Fair or not, I keep comparing this week’s protests on Wall Street and against corporate interests across the country with the tea party movement that first gained national attention in late 2008 and early 2009. We watched back in the waning months of the Bush administration and early days of Obama’s term as a few disgruntled folks — and then, larger and larger groups of citizens — gathered to vent about how much the government was spending. One of the chief complaints was the law passed in 2008 that brought the $700 billion federal bailout of big banks that had contributed to the subprime mortgage crisis.
At the time, most tea party members and their sympathizers declined to identify with either major political party, saying neither represented them. But eventually, polls and research showed over two-thirds of tea party supporters consider themselves conservative. Just 8 percent called themselves Democrats in a Gallup poll in March of 2010, compared to one-third of all U.S. adults.
Their goals evolved, meanwhile, to incorporate opposition to President Obama’s economic stimulus plan and his health care reform law. Even as they were divided into different tea party organizations, their sum total was a potent force coalescing behind Republican congressional candidates. The proof of their effectiveness came in GOP victories in the November 2010 mid-terms.
As I watch the protests this past week in New York and other cities, I listen for the central complaints that draw these new crowds together. Two reporters covering the “Occupy Wall Street” movement told me on the NewsHour Monday that demonstrators seem united largely by a sense that no one in power is listening to them. Arun Venugopal of WNYC Radio told me that “they feel like corporate interests really take precedence over the voices of the masses. And they’re trying to change that.” Julie Shapiro, with DNAinfo.com, a site that closely covers local news in New York City, said, “You have people who are squatting in apartments in Brooklyn who have lost their jobs and in danger of being evicted. You have college students from Pennsylvania who are concerned about the war in Iraq and the — America’s dependence on oil. So you have a huge range from one end of the spectrum to the other. But what they really share is a sense that the political system is not serving their needs.”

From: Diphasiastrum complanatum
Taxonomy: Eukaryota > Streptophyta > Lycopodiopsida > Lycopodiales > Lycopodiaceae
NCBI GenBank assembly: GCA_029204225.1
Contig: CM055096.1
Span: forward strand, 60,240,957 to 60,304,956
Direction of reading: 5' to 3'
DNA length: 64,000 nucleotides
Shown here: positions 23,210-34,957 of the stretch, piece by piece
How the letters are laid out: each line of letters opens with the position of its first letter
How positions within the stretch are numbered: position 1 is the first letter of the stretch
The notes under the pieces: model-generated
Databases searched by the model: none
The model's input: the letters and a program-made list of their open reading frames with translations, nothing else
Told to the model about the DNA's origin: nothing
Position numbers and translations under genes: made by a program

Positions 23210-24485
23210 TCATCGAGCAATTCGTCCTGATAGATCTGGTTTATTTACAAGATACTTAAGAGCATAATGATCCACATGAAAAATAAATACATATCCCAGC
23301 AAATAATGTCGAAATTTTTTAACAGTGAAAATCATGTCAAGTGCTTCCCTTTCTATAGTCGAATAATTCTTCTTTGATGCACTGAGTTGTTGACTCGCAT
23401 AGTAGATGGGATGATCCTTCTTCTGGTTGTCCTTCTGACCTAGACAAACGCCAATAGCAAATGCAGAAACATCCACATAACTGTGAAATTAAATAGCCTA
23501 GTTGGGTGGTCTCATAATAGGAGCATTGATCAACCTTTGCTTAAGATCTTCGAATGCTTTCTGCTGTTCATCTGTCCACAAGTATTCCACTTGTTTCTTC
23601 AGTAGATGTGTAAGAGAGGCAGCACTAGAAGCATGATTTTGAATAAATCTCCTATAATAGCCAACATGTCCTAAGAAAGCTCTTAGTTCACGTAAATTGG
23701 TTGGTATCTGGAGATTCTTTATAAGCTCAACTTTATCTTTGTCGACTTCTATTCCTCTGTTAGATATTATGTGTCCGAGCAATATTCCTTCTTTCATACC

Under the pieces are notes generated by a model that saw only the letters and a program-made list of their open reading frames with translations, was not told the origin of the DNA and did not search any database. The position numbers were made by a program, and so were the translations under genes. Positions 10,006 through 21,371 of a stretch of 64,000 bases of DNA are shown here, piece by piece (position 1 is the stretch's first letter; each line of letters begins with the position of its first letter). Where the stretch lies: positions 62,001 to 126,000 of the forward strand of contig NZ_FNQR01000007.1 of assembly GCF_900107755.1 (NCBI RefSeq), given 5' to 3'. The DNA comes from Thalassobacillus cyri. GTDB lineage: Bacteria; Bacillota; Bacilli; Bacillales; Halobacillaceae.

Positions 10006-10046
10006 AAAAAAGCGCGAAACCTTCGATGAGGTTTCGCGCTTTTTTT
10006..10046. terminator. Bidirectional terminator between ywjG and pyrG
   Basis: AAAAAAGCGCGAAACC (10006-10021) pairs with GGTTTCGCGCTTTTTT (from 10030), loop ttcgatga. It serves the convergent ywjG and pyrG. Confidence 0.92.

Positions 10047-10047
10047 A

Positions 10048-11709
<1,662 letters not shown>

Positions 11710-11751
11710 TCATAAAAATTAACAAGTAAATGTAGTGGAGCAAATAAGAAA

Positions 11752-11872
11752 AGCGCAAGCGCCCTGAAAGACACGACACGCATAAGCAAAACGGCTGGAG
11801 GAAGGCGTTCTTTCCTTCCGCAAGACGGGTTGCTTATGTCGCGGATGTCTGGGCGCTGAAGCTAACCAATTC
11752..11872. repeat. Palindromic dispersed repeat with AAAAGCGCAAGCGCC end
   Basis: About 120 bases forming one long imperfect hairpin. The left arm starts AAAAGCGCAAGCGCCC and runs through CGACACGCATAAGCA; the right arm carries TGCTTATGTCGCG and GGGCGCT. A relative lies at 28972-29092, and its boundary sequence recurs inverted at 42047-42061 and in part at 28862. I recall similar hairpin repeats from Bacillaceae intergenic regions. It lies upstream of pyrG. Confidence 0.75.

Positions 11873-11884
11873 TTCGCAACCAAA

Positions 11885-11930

It’s possible to draw a direct line from some of these complaints to those of the early bank bailout protesters, who argued that huge corporations don’t deserve taxpayer-funded dollars. But they’re defined more by their differences. Whereas the tea party masses of 2009 and 2010 were angry at government, today’s demonstrators believe there’s a role for government to play in addressing the inequality that angers them. They just don’t see government stepping up to fulfill it.
It’s too simplistic to call them the anti-tea party. We’ll have to wait a little longer, listen to them harder, before we figure out who they are and what they mean to change.
Photo by Jackie Weir.